Coals have long been the lifeblood of the UK’s coal industry.
With a lot of the coal in the country already in the ground, a new coal mine would be devastating to the industry.
But according to the Coalsport UK website, a major coal mine being constructed in the UK is not on the cards, due to a “complex regulatory situation”.
“The Department of Energy and Climate Change (DECC) is considering whether the proposed new coal mining project is appropriate for the UK to build,” the site reads.
The site then says that the Department of Environment and Food has been working to “find the best solution for the project.” “
If the department determines the proposed coal mine is not suitable, the government has the power to decide to remove it from the list of suitable energy projects.”
The site then says that the Department of Environment and Food has been working to “find the best solution for the project.”
However, the site also warns that the coal mine itself is “not likely to comply with the UK Environment Protection Agency’s (UKEP) COAL ENVIRONMENT and ENVIGON regulations.”
“The government is considering all the factors that can potentially impact on the project, including potential environmental impact,” the company continues.
“As part of the Government’s efforts to meet its COAL and ENVs commitments, the department is seeking advice from industry experts, environmental organisations and other stakeholders to develop a strategy to address these factors.”
The website continues to state that DECC is “committed to delivering a clean coal infrastructure to meet Britain’s 2020 climate targets.”
The company also notes that “coal is not the only resource the government considers at risk from climate change.”
“In 2016, DECC estimated that a 30 percent reduction in CO2 emissions would result in a 15 percent reduction of CO2 in the atmosphere by 2050,” the Coelsport UK site reads, adding that “decisions about where to construct coal mines, whether to construct them in rural areas, or to build them in more remote areas are currently being made by local authorities, the Environment Agency, the Department for Environment, Food and Rural Affairs (Defra), the Department Of Energy and Environment (DEC), and other government departments and agencies.”
The UK Coal Association said in a statement to MTV News that it was “very concerned” about the decision.
“We believe the UK government needs to make a more informed decision about this project,” the association said.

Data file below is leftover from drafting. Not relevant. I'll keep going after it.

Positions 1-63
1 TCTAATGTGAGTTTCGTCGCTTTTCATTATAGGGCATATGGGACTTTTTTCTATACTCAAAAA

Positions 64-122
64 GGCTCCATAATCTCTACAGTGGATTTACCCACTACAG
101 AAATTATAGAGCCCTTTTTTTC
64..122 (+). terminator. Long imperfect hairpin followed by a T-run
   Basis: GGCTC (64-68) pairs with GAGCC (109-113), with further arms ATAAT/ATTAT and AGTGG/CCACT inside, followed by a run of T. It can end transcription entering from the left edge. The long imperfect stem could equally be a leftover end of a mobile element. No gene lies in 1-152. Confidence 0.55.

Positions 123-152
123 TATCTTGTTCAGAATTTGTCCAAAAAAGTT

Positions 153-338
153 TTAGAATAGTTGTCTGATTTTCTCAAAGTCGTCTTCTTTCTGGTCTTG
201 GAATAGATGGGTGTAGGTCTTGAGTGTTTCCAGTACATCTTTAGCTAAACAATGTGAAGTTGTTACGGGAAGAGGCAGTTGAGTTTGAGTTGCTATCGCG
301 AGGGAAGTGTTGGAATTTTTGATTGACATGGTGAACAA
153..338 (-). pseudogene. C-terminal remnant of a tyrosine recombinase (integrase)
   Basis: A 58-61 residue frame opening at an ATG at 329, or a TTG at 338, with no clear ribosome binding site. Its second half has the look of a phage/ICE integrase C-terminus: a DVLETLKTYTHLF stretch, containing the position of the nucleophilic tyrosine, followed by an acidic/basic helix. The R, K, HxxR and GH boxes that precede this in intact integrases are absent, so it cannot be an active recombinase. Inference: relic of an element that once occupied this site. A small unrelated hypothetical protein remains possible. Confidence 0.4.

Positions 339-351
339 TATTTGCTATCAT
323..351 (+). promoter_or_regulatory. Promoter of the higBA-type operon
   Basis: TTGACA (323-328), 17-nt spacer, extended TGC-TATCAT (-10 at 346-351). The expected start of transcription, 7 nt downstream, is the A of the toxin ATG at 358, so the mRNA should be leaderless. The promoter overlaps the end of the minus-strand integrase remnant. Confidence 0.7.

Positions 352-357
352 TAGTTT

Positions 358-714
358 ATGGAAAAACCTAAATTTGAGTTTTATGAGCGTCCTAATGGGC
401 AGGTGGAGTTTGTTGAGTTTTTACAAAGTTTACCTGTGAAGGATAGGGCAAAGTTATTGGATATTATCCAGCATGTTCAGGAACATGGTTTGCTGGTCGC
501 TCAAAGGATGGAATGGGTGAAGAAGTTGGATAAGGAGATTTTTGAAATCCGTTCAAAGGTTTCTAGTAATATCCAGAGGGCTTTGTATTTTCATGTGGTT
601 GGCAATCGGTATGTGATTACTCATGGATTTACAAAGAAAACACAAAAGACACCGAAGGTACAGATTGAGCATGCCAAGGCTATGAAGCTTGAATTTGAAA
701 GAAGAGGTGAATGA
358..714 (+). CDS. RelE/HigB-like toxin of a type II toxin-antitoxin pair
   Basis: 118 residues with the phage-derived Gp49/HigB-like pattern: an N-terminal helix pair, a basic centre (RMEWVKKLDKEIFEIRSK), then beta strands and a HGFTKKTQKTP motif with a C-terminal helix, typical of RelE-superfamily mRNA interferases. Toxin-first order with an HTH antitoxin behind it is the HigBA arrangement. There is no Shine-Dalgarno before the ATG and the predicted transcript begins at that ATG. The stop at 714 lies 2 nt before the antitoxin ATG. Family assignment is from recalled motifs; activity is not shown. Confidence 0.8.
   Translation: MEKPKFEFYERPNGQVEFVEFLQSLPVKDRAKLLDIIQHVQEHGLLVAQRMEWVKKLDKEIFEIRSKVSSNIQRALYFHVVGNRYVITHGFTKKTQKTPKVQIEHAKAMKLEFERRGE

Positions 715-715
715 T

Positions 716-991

“Our members are committed to a sustainable energy future that is underpinned by the use of cleaner and more energy-efficient technologies, and will take every step possible to ensure the UK remains at the forefront of the clean-energy revolution.” “
The coal industry is also concerned about what the announcement means for its workers. “
Our members are committed to a sustainable energy future that is underpinned by the use of cleaner and more energy-efficient technologies, and will take every step possible to ensure the UK remains at the forefront of the clean-energy revolution.”
The coal industry is also concerned about what the announcement means for its workers.
“It’s an enormous blow to the coal sector,” said Andrew Hill, chief executive of the Association of British Coal Miners.
“I think the UK needs to do something now.
Coal is not only an important part of our economy, but it’s also a vital part of society.”
The Association of the British Coal Mining Industry has also taken to social media to express their dismay at the decision to pull out of the project.
“A major coal mining disaster in the United Kingdom,” the group wrote in a tweet.
“COAL is not a resource that should be used to support a new mine.”
The association also called for an immediate investigation into the decision and to call on DECC to “proactively consult with stakeholders.”
The decision to withdraw from the project comes after a major announcement last month that the UK will phase out coal by 2023.
The move comes after Prime Minister Theresa May announced plans to phase out the use to produce electricity from coal, as well as from gas, nuclear, and renewables.
It comes after reports that the United States is also planning to phase-out coal production in order to reduce emissions.